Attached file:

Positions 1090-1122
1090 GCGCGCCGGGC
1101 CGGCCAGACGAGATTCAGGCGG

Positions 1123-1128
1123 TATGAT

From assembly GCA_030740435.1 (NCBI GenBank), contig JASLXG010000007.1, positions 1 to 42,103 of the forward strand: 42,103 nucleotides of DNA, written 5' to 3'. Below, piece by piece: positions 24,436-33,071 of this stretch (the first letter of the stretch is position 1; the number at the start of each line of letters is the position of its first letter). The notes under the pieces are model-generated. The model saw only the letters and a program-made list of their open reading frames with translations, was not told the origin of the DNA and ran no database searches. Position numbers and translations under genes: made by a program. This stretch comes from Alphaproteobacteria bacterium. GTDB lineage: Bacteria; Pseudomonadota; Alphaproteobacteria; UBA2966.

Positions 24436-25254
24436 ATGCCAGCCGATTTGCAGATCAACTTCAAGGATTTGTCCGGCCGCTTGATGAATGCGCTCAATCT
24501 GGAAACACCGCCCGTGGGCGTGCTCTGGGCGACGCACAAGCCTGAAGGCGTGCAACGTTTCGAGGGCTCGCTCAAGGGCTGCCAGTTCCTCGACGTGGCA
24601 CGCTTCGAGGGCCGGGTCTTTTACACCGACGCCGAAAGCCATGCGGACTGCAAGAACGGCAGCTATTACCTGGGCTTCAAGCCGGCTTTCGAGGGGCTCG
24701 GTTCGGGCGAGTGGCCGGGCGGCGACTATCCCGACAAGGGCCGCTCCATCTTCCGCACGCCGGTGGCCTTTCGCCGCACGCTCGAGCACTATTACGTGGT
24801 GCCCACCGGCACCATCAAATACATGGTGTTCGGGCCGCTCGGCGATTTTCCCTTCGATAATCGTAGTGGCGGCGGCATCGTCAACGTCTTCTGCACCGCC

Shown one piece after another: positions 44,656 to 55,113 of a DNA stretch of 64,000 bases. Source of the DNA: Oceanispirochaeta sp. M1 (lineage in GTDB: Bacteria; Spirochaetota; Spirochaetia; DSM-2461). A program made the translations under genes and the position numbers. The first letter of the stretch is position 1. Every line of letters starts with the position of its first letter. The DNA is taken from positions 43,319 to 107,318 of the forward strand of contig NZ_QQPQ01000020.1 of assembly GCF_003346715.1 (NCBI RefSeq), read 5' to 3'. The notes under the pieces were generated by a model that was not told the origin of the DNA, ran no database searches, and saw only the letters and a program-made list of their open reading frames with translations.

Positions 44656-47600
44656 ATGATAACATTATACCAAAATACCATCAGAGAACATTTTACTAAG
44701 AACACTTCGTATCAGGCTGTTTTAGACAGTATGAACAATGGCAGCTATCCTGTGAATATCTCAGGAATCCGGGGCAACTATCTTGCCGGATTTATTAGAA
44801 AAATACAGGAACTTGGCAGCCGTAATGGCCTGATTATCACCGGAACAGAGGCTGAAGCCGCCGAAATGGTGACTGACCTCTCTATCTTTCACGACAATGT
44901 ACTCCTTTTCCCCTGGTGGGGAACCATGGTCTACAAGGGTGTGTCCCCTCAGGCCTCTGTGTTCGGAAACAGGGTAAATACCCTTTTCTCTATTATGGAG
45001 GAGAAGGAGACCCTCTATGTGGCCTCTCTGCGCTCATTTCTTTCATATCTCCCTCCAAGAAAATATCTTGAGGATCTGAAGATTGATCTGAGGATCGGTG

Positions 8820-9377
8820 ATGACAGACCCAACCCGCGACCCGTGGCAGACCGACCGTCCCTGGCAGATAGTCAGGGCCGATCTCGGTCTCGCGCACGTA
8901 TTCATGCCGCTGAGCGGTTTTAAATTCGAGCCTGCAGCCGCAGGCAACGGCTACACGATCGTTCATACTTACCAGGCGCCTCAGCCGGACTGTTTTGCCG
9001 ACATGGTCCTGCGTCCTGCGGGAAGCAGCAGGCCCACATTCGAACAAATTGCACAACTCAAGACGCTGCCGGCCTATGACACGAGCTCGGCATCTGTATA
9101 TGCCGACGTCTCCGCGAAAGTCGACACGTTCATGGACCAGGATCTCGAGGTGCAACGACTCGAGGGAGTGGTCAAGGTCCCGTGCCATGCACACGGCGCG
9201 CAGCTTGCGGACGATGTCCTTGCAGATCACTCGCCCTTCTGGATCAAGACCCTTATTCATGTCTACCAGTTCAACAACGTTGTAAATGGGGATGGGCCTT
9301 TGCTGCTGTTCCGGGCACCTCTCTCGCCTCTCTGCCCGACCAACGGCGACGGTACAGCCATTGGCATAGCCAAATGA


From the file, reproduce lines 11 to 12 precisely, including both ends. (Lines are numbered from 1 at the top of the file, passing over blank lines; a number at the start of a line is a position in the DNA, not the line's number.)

24701 GTTCGGGCGAGTGGCCGGGCGGCGACTATCCCGACAAGGGCCGCTCCATCTTCCGCACGCCGGTGGCCTTTCGCCGCACGCTCGAGCACTATTACGTGGT
24801 GCCCACCGGCACCATCAAATACATGGTGTTCGGGCCGCTCGGCGATTTTCCCTTCGATAATCGTAGTGGCGGCGGCATCGTCAACGTCTTCTGCACCGCC